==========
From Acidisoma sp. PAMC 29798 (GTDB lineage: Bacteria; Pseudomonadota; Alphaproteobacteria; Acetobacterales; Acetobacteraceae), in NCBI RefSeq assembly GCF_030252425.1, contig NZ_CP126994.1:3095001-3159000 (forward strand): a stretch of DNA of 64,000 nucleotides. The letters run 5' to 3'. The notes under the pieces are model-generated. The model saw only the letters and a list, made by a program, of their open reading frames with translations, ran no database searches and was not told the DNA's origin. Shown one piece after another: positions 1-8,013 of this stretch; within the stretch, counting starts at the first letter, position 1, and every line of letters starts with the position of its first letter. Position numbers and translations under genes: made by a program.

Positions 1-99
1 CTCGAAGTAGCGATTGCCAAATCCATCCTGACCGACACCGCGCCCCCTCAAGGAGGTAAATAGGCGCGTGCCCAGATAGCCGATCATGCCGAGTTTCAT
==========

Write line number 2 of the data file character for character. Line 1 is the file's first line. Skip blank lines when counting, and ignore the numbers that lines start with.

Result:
Positions 1-99